Is Representative Alexandria Ocasio-Cortez a climate hypocrite? That was the recent charge leveled against the freshman member of Congress, due to her apparent preference for car travel over public transit. The New York Democrat is outspoken on the need to take action on climate change and is the motivating force behind the much hyped Green New Deal, which aims to zero out greenhouse gas emissions in the United States by 2030.
Ocasio-Cortez is only the latest in a long line of green advocates who have been tagged with the hypocrisy label. The home of former vice president Al Gore uses 20 times the electricity of the typical house. Actor Leonardo DiCaprio warns of the dangers of fossil fuels while flying around on private jets. Not that green activists are necessarily great at giving others advice on how to reduce their carbon footprint either. When she was asked what people could do personally to fight climate change, Ocasio-Cortez had decided to suggest not using disposable plastic razors when you shave.
I enjoy poking fun at these folks as much as the next guy, but there is a deeper point involved here. In fact, one of the things that makes climate change such a difficult problem to solve is that it is impossible for a single person, or perhaps even a single nation, to do much to reduce emissions at all. Climate change is an example of what is called a collective action problem. This is a situation where everyone would benefit by taking a certain action, but only if everyone else does as well.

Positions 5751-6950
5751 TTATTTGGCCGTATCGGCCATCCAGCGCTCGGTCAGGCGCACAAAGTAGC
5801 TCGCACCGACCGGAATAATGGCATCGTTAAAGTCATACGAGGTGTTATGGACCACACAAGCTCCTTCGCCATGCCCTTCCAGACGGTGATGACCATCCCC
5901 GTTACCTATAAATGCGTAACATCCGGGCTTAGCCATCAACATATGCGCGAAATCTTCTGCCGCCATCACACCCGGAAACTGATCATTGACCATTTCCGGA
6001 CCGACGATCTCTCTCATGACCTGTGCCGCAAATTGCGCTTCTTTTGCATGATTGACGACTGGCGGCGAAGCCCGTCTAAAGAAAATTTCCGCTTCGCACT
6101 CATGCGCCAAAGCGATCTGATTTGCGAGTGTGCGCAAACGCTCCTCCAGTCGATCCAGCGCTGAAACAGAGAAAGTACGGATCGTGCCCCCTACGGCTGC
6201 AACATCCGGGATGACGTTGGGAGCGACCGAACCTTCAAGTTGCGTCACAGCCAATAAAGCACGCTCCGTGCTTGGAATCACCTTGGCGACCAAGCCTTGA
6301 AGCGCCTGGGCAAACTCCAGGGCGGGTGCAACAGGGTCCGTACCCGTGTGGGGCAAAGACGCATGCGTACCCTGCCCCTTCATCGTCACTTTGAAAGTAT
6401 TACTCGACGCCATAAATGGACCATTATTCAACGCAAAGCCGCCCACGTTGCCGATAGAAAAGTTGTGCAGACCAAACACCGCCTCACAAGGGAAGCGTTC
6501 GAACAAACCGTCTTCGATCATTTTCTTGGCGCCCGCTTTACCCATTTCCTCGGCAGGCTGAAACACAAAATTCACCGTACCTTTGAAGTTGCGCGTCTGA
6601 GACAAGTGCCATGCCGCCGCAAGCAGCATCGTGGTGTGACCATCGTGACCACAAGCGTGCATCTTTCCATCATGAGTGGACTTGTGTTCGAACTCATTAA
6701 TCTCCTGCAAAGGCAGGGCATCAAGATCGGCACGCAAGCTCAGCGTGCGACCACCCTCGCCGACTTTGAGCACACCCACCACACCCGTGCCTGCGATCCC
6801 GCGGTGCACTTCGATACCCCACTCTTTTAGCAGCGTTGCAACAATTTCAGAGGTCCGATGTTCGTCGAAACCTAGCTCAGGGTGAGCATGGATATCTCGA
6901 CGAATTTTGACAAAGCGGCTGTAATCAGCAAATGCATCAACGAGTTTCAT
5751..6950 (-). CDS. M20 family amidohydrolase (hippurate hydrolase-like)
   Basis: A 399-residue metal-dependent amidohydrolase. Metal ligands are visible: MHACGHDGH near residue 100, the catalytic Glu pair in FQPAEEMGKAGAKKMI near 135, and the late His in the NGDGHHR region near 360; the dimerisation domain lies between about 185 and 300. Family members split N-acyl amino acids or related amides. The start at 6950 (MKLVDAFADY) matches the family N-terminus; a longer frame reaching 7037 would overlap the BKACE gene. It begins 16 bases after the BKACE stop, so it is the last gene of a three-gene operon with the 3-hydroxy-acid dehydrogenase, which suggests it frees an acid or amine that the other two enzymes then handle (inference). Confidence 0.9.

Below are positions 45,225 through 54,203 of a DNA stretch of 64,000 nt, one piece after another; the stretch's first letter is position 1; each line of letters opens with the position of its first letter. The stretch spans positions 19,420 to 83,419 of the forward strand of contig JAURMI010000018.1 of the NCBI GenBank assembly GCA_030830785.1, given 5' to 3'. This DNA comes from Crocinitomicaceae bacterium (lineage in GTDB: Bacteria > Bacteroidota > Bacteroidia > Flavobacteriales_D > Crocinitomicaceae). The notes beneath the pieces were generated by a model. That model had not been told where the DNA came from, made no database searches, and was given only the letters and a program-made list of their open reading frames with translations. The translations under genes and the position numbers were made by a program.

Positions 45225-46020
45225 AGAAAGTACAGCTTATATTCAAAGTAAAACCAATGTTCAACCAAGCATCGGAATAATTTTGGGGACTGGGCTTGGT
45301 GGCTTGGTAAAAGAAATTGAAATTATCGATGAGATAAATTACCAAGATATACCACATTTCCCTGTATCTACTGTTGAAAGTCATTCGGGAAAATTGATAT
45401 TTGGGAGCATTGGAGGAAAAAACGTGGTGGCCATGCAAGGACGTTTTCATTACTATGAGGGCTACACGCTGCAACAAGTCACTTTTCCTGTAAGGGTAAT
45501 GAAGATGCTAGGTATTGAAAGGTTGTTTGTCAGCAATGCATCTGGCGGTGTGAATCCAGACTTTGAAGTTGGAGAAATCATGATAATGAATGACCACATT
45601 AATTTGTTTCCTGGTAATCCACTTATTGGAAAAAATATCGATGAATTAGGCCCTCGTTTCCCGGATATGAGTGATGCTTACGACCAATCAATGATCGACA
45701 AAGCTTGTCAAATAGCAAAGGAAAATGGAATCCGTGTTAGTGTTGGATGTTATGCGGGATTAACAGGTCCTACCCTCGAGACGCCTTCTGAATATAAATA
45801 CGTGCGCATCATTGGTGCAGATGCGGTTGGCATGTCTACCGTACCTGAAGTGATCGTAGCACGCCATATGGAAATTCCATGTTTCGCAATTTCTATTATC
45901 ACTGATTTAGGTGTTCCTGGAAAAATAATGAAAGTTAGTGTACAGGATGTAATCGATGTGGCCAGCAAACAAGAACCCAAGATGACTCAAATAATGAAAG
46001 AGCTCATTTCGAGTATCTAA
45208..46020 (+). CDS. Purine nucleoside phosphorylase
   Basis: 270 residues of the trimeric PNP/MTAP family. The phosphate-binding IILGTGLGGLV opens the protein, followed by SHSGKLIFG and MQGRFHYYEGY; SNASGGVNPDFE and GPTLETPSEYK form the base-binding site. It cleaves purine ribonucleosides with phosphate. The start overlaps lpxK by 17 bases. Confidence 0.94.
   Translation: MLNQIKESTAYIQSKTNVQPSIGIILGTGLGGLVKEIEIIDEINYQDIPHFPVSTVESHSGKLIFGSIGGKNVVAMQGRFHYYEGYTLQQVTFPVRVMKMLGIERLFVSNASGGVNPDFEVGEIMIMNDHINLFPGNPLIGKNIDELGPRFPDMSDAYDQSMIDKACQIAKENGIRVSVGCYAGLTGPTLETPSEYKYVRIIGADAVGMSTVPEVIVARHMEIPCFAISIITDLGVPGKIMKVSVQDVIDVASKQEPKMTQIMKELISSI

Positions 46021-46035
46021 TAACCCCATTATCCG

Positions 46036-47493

Suppose you are at a party. It is crowded and everyone is talking so loudly that you have to shout over each other to be heard. It would obviously be better if everyone quieted down. But will setting a personal example by whispering work in this situation? Of course not. Speaking softly would not quiet the room. It would just mean your own words get drowned out.
The same dynamic can play out at the level of nations. The United States accounts for only about 15 percent of global greenhouse gas emissions. Even if Ocasio-Cortez were successful in reducing our emissions to zero, that would not solve global warming. It could even have no effect, if other countries decided that our emissions reductions gave them the room to increase their emissions before dangerous levels of warming are reached.
Even where individual action is not totally pointless, it can be much more costly to act alone than as part of a group. When individuals were first diagnosed with Celiac disease, for instance, eating in a restaurant could be very costly for those affected because there were very few, if any, meal options that did not contain gluten. As the number of individuals avoiding gluten grew nationwide, however, restaurants responded by changing their cooking practices and offering more gluten free options, therefore reducing the costs of eating at restaurants for those with Celiac disease.
So how do you solve a collective action problem? Well that is easier said than done. Sometimes a collective action problem can be overcome by having the group make a decision binding on everyone. Before 1979, few hockey players wore helmets despite the increased risk of injury because a player in a helmet was thought to be at a competitive disadvantage to one without a helmet. Now all players wear helmets. What changed? The National Hockey League made wearing helmets mandatory. This option is not available in the case of climate change, however, because thankfully there is no world government that can mandate emissions reductions.
An individual or nation could also try to develop alternatives to emitting activities that are preferable even without considering the significant climate impacts. A range of policies have been proposed to encourage these developments, from carbon pricing to more funds for government research and development. Until there is a major breakthrough on this front, however, anyone who wants to do something about climate change is only going to end up looking a bit hypocritical in their personal habits.
Image credit: Rachael Warriner